2. Because for a very long time it was believed that since there was no clear distinction between philosophy and religion in Eastern philosophy, Eastern philosophy is fundamentally irrational, intuitive, that it is expressed not in systems of views, but in spiritual practices, in a specific “way of life”. In the formation of a skeptical attitude towards Eastern philosophy, the influence of bad Western esotericism is great, according to which an Eastern philosopher is not a person who strives for the truth comprehended by reason, but a “Great Teacher of Humanity” who has already achieved perfect wisdom, has already learned the Truth as a result of spiritual exercises or received it in a mystical way from somewhere in the cosmos.

    Here it would be good to refer to the source, but I searched through the entire library – I must have lost, even thrown out that book on Indian philosophy, where it was argued that there is no Indian philosophy at all, but there are religious texts, say, the sermons of the Buddha, which the Western person reads as philosophical, because he poses urgent philosophical questions for him, and then rationalizes the mysticism of the ancient sacred text and sees in it answers to them. The point of view is rather strange, more typical of the XIX century, but it illustrates the logic of the “opponents” of Eastern philosophy.

  3. Because Western and Eastern cultures develop, interacting as two identical dialectical opposites.

    And their philosophies, as the quintessence of national mentality, also interact as two identically dialectical opposite ways of world perception.

    As is known from dialectics, opposites at the end of the dialectical cycle, having saturated each other with their qualities, unite, creating a new quality that has the qualities of both.

    Western and Eastern cultures for centuries and millennia fulfill the task of creating a single culture of humanity, the culture of the future united nation of earthlings. And this is a planetary phenomenon. The idea sounds fantastic, but the process, and the process is quite contradictory, is going on, and its unifying results are becoming more and more clearly visible. Now we are witnessing the completion of the next stage of this process.

    For the first time in the world, an attempt was made to implement a global project and it achieved the result of creating two truly global and two truly unifying systems for all people on planet Earth-information (including the global communications system) and financial systems.

    Of course, the creators and implementers of the global project were not concerned with the noble goal of uniting the peoples of the Earth, but rather, on the contrary, acting on the principle of “divide and rule”, they destroyed both national states and peoples. And the information system was created for practical reasons – to ensure the effective functioning of the financial system and human resources management.

    But a grandiose unifying tool (the Internet) was still created. And if dialectic works, then it works both ways. The Internet, created with some goals in mind, provided a second hidden plan for working on other goals as well. And yet, despite all the costs, the Internet has become a space for intensive international cultural exchange.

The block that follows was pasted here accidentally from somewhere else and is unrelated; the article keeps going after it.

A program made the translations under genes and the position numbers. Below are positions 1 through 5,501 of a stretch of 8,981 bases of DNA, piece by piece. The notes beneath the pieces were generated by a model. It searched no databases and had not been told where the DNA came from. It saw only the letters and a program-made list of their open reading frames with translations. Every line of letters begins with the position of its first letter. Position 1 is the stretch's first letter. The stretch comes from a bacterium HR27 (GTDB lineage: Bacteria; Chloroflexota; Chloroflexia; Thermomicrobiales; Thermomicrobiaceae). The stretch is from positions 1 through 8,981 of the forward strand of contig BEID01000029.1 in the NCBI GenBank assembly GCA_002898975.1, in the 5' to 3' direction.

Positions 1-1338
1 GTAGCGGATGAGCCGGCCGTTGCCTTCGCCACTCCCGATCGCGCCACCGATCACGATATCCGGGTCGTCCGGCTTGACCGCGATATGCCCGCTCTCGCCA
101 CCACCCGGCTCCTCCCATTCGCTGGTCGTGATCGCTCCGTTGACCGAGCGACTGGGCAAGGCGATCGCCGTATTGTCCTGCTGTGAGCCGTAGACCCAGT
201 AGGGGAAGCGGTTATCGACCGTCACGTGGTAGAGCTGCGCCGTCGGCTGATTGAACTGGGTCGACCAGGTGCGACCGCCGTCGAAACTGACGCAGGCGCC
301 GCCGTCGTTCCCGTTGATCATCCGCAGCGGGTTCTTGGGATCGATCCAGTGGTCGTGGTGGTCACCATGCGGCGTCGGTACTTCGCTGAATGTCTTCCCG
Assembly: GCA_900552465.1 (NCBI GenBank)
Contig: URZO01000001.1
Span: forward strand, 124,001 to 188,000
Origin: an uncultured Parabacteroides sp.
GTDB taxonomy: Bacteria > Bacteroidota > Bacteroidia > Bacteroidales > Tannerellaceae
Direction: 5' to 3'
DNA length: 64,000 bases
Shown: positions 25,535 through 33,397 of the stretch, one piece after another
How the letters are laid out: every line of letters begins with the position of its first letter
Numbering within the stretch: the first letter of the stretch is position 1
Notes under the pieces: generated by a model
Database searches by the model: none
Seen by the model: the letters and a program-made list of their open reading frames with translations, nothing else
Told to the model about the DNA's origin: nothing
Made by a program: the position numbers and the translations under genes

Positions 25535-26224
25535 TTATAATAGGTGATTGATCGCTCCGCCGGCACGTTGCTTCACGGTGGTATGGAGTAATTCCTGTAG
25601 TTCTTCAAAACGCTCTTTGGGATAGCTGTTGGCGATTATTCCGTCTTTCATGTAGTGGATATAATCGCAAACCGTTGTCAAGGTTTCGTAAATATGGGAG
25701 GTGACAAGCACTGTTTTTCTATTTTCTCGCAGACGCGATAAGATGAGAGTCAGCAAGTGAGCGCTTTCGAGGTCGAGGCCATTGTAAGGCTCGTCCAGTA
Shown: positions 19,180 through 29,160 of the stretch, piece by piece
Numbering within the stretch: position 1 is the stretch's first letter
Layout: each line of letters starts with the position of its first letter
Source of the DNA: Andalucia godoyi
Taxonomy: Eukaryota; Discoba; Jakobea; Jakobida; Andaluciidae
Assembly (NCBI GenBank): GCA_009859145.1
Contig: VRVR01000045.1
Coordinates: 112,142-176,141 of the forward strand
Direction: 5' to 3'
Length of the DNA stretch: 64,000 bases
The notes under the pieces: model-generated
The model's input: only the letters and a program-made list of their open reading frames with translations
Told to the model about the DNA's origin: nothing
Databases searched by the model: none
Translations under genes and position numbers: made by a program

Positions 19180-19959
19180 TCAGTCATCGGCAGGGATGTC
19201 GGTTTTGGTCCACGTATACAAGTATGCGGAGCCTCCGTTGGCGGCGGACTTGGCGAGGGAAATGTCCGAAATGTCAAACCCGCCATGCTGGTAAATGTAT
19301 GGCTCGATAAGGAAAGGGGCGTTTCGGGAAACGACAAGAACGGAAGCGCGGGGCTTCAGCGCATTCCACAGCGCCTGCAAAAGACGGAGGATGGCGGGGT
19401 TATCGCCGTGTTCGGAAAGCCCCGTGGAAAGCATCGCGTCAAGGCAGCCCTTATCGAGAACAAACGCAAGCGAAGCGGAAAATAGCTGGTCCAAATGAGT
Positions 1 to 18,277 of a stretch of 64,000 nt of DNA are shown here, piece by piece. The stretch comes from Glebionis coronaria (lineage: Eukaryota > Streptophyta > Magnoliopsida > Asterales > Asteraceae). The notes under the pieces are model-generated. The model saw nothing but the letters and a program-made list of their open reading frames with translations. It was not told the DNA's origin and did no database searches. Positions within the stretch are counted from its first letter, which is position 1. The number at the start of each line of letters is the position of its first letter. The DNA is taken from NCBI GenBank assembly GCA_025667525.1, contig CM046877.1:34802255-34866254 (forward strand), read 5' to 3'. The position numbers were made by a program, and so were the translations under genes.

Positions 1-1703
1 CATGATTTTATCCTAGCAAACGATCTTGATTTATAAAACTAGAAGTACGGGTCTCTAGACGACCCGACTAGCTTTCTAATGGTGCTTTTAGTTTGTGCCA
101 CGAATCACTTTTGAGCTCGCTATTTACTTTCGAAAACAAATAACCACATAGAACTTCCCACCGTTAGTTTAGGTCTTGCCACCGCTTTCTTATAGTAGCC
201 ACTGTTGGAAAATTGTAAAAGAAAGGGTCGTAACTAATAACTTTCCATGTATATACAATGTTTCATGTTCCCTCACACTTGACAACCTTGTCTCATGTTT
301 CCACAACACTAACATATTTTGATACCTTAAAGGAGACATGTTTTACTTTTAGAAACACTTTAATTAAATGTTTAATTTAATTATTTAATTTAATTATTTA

And now, having stated the general, we can proceed to consider the particular-the meaning of the difference between Western and Eastern philosophies, in other words, between two fundamentally different ways of perception of the world, knowledge and, as a consequence, between two different ways of existence of peoples in this world.

    The division of cultures into Western and eastern, of course, is conditional, and has little correlation with the principle of geographical separation. This division is caused by different principles of thinking, different ways of working with information. In Western culture, the rational way of “getting” information about the material world prevails, while in Eastern culture, the intuitive one prevails. The subject of study is the same, but the methods of study are different.

    The main tools of the Western method of cognition are experimental analytical science and logic. Its main methodological principle is the statement – to learn, you need to disassemble the subject into its constituent parts and see how it works. Therefore, Western researchers will invest in the creation of the hadron collider, while Eastern sages will never. The Western researcher studies nature as a separate object. The Eastern tradition of cognition is to gain knowledge about nature in the experience of direct interaction with it, thinking this process is indivisible, and oneself an organic part of nature.

    If the difference between Western and Eastern thinking is expressed in extremely general philosophical categories, then it will be dialectically paired categories-general and particular, divisible and indivisible, individual and collective. The philosophical essence of the process of spreading the Western global project is an attempt to divide the indivisible formed by nature, and the resistance of indivisibility to division.

    Most of our dictionaries, compiled, of course, by Western scientists, intuition is defined as some kind of knowledge or information obtained outside of logical thinking. And, guided by this definition, the Western scientist leaves out of the field of his attention a lot of really existing phenomena in nature, but now and then he becomes a part of these phenomena. When an idea suddenly dawns on him, who has been thinking about a problem for a long time and building long chains of logical reasoning, then this is a phenomenon of intuition, but he is focused on obtaining knowledge in a logical way and denies intuition, he believes that he came to knowledge in a logical way.